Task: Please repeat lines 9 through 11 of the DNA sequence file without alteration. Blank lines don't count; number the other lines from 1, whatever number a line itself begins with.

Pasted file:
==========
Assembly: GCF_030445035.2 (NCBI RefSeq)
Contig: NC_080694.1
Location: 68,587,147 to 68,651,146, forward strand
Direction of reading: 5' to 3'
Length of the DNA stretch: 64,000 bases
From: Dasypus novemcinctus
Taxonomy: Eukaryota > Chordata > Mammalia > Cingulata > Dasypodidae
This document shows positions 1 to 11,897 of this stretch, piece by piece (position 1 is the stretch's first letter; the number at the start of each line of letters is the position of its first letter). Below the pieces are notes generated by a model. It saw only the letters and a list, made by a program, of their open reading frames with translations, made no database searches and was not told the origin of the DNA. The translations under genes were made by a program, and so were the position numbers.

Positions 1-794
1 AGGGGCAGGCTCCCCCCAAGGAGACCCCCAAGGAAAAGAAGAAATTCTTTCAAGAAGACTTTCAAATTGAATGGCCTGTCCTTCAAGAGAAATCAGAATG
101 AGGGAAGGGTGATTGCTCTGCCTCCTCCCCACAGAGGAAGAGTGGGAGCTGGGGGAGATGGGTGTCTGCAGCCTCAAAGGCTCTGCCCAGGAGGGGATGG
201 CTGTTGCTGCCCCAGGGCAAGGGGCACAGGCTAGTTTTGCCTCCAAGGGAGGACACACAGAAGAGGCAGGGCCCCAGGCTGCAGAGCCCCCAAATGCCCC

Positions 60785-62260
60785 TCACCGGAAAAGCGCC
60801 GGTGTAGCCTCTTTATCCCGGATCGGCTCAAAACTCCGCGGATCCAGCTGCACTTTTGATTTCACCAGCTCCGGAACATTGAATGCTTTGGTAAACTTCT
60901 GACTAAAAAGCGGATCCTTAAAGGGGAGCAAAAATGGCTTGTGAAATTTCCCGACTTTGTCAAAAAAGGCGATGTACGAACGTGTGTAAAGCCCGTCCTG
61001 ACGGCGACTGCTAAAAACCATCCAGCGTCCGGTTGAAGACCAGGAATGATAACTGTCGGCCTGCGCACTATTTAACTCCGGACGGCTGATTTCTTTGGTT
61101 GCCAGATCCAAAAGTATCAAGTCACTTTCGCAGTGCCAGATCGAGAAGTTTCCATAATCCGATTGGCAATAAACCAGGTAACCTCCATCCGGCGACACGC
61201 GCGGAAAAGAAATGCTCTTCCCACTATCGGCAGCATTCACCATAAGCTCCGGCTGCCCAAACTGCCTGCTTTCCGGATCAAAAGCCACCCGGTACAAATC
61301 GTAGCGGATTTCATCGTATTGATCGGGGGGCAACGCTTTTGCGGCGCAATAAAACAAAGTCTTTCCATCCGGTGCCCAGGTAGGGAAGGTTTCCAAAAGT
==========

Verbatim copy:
Positions 1-794
1 AGGGGCAGGCTCCCCCCAAGGAGACCCCCAAGGAAAAGAAGAAATTCTTTCAAGAAGACTTTCAAATTGAATGGCCTGTCCTTCAAGAGAAATCAGAATG
101 AGGGAAGGGTGATTGCTCTGCCTCCTCCCCACAGAGGAAGAGTGGGAGCTGGGGGAGATGGGTGTCTGCAGCCTCAAAGGCTCTGCCCAGGAGGGGATGG